• SUB: another creamy non-dairy milk such as coconut milk or cashew milk
  • Apple Cider Vinegar ⟶ reacts with the baking soda to make fluffy muffins
    • SUB: white vinegar or lemon juice
  • Cinnamon & Nutmeg ⟶ Feel free to omit one or the other depending on what you have. They are not essential but complement the flavors well.
  • Vanilla Extract & Baking Powder ⟶ pantry baking staples!
  • Carrots, Walnuts, & Raisins ⟶I love this combo but feel free to swap/add in other nuts, seeds, or dried fruit.
vegan carrot banana muffin batter in tray before baking
vegan carrot banana muffins in muffin tray after baking


Short Term Storage (2-4 days)

Muffins tend to become soggy over time, as their moisture migrates to the surface and evaporates, only to be trapped by the container and fall right back on the muffins. To prevent this from happening, line the bottom of your container or ziplock bag with a paper towel. Arrange the muffins on top but do not stack them. (You may need to use multiple containers.) Place another paper towel on top of the muffins, then cover the container. Store them at room temperature.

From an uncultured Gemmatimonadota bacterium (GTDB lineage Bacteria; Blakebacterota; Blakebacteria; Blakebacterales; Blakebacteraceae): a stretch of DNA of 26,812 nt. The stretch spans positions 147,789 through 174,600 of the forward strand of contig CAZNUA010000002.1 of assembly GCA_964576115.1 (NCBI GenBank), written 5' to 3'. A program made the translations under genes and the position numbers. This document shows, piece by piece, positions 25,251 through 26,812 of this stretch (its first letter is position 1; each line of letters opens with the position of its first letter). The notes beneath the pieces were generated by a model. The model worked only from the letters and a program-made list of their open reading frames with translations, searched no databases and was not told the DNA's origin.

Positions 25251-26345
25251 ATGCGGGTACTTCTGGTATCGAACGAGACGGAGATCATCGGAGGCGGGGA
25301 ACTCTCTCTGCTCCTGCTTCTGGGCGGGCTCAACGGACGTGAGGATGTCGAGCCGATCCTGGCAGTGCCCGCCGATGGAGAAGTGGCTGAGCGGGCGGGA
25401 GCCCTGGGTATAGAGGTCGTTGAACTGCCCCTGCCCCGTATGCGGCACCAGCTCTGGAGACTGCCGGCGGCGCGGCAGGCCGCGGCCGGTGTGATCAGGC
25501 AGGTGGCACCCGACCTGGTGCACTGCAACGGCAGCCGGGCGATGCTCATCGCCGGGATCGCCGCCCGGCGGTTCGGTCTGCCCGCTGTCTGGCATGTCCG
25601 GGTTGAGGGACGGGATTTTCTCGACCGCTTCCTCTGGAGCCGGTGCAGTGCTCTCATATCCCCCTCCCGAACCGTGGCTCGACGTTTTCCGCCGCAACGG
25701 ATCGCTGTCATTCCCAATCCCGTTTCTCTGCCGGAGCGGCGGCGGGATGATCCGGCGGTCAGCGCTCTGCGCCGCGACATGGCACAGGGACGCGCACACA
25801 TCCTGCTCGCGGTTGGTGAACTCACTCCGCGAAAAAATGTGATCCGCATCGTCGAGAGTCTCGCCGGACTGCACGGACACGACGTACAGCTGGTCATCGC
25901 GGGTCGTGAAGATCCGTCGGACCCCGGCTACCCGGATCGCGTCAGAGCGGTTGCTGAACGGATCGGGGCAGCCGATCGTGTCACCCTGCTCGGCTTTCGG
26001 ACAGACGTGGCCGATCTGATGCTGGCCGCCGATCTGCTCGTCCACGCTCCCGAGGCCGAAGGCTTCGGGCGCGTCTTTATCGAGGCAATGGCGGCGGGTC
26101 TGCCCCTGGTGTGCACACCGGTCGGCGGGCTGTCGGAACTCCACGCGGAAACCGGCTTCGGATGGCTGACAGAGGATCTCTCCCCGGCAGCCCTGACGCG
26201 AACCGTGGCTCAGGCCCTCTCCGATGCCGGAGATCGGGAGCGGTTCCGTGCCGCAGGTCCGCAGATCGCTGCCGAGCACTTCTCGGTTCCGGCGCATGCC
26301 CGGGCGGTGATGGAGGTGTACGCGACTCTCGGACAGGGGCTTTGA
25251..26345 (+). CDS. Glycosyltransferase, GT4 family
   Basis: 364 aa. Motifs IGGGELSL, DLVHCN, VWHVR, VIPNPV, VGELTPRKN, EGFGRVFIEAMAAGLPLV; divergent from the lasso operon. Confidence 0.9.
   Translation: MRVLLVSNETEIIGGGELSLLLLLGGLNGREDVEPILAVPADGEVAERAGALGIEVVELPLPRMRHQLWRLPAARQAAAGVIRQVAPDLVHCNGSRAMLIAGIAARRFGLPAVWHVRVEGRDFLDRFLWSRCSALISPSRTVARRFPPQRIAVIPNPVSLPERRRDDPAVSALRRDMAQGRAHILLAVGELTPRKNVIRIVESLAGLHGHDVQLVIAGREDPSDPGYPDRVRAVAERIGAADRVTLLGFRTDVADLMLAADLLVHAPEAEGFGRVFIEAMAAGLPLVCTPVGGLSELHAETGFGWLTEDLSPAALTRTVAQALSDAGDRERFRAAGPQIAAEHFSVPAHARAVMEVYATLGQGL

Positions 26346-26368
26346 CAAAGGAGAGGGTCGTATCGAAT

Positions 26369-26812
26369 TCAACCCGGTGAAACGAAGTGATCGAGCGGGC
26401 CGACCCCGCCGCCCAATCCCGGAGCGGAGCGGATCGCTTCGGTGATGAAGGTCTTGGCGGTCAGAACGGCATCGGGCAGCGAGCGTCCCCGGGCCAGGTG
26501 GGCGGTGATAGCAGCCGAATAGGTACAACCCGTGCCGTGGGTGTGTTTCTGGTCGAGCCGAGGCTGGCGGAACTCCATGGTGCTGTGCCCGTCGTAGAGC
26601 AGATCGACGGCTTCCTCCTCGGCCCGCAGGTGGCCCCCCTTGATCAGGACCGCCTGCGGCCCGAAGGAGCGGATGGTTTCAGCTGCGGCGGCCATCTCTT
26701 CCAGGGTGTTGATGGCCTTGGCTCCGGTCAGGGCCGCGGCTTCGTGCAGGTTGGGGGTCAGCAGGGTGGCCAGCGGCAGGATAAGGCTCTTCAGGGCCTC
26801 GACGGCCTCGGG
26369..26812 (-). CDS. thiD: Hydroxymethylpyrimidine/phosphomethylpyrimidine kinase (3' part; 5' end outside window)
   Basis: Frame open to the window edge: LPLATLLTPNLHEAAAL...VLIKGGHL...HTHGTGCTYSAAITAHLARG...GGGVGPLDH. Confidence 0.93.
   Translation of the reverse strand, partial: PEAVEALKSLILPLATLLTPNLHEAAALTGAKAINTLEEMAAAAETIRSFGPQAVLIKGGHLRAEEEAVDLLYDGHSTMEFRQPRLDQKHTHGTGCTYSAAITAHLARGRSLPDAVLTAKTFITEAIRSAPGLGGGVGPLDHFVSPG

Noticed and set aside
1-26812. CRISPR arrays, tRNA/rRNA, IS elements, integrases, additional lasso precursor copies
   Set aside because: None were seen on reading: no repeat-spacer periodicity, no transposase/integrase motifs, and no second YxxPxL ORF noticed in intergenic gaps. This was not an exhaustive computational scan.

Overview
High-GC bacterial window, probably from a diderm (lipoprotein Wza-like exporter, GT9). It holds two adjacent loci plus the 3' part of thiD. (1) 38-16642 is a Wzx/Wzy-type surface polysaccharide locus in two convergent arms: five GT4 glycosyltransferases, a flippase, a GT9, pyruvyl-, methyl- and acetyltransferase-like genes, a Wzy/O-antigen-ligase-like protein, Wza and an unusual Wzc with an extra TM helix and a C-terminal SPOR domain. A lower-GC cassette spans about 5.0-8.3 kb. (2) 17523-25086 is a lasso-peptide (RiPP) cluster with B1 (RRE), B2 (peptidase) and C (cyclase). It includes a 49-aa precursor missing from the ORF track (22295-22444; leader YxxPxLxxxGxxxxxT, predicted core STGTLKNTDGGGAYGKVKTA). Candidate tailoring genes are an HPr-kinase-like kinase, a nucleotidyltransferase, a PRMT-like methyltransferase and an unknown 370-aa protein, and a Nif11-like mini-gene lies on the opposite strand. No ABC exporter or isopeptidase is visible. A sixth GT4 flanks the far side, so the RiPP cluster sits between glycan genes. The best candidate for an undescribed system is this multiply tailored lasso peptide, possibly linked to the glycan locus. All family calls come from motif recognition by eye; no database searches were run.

Long Term Storage (up to 3 months)

To store muffins longer than four days, place them in a freezer bag or wrap tightly in foil and store in the freezer up to 3 months. To reheat them, place a slightly damp paper towel on top and microwave for 30-45 seconds. Or, let them thaw at room temperature the day/night before eating.

Whichever storage method you use, make sure the muffins are completely cooled first.

a vegan carrot banana muffin surrounded by muffins, walnuts, and carrots in the background


Use a kitchen scale ⟶ This is the most accurate way to measure your ingredients and is how I measure all dry ingredients.